Bamboo Biodiversity: Africa, Madagascar and the Americas

UNEP-WCMC Biodiversity Series 19

This study used an innovative approach to map potential current distributions of nearly 400 individual bamboo species that occur naturally within the remaining forests of Africa, Madagascar and the Americas. The maps were also combined to generate regional maps showing potential species and generic richness. By quantifying the area of forest cover remaining within each species’ range, this analysis shows that over half the species studied are potentially threatened by the destruction of natural forest cover. The situation is particularly alarming in Madagascar, where the woody bamboos are all endemic and 75 per cent of them have only very small amounts of forest remaining within their ranges. Conservation and sustainable management of wild populations of bamboo should be a priority in all three regions, especially where diversity is high or deforestation is a significant threat. This report contributes to implementation of the Global Strategy for Plant Conservation, which aims to halt the current and continuing loss of plant diversity.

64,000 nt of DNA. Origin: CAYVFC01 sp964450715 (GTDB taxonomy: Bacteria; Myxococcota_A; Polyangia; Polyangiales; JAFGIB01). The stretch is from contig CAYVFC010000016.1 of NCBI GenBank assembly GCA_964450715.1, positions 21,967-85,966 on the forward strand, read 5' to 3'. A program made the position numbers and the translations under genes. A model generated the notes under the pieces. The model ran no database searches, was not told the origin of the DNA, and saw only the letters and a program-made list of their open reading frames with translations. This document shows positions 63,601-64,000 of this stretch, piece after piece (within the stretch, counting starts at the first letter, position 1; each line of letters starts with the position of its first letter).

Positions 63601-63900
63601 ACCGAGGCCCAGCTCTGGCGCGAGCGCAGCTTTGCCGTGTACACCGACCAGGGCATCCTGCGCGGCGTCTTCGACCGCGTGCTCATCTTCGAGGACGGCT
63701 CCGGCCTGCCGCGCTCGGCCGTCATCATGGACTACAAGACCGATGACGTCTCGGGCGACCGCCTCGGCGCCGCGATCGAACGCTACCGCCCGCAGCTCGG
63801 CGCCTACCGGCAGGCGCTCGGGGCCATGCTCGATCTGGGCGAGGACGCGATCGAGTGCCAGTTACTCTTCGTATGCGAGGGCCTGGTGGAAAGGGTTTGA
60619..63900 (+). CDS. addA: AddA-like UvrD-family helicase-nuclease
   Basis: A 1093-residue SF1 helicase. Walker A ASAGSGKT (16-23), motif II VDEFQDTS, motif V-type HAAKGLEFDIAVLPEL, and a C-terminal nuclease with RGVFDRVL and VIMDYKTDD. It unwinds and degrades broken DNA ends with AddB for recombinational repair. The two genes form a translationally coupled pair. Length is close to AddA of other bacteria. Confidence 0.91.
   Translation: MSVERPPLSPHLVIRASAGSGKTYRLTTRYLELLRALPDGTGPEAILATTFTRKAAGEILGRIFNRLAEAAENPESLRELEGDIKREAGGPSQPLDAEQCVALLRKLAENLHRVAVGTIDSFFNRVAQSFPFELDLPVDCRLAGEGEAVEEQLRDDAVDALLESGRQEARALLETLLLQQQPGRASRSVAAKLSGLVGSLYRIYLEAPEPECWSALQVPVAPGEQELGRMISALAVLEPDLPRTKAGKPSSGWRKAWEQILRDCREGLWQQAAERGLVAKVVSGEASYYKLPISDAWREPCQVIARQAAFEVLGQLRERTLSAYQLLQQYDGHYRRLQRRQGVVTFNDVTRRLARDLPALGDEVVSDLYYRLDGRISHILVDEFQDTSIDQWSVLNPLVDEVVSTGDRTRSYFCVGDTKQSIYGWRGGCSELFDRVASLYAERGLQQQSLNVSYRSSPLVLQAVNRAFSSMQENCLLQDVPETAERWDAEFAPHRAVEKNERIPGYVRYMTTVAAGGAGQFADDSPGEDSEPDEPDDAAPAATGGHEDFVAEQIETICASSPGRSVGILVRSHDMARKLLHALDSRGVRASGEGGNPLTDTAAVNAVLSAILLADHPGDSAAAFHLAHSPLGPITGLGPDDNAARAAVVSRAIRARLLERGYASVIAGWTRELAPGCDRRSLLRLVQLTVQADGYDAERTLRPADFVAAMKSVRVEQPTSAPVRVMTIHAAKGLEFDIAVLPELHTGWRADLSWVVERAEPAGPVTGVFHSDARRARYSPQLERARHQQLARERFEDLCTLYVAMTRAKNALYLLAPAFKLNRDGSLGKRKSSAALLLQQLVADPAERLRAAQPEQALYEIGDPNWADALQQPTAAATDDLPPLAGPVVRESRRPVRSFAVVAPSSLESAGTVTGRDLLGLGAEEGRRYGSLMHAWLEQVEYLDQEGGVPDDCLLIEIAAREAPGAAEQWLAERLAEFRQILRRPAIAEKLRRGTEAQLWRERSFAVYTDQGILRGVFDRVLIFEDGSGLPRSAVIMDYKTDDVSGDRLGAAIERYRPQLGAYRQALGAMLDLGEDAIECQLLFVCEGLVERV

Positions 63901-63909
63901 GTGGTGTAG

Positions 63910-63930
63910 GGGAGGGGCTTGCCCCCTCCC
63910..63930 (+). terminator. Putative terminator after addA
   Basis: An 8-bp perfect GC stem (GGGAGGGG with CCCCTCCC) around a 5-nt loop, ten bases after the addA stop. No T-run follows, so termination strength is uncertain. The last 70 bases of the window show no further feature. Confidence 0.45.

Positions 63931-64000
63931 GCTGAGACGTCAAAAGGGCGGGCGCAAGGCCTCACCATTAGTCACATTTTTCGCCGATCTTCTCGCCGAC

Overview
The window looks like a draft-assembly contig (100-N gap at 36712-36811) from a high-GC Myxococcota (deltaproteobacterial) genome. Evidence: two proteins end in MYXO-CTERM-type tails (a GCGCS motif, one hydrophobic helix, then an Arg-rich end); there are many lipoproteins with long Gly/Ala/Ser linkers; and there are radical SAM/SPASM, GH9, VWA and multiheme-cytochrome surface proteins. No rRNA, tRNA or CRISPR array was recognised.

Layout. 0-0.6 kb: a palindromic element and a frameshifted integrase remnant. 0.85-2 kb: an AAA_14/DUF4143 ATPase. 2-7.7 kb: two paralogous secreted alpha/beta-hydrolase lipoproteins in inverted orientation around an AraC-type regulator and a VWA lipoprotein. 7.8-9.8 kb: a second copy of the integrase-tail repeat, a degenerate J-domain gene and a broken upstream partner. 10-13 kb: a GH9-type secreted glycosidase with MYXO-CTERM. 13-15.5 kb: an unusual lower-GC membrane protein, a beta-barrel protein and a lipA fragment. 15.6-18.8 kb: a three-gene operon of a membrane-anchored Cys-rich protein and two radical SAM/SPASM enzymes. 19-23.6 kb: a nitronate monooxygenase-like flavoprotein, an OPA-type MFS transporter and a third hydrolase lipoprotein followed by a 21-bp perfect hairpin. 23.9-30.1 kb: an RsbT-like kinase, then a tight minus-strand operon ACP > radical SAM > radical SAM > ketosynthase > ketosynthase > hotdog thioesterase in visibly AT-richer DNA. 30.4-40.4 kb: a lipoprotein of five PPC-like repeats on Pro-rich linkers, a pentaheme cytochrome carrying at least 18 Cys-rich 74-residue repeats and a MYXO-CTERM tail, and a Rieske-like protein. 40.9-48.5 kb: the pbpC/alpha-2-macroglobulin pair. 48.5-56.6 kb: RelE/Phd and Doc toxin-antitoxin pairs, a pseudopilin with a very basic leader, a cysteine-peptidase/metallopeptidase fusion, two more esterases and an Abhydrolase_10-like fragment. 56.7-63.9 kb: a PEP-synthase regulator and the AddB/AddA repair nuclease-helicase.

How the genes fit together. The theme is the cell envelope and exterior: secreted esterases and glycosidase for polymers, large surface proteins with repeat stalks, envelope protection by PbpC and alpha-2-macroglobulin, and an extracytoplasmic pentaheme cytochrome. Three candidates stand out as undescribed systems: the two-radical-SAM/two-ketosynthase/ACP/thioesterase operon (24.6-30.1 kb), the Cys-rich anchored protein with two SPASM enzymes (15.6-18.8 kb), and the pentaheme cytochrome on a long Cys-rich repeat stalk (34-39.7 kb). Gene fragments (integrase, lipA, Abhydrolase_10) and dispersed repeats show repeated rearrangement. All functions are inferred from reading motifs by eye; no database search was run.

A joint project between UNEP-WCMC and INBAR (International Network for Bamboo and Rattan).

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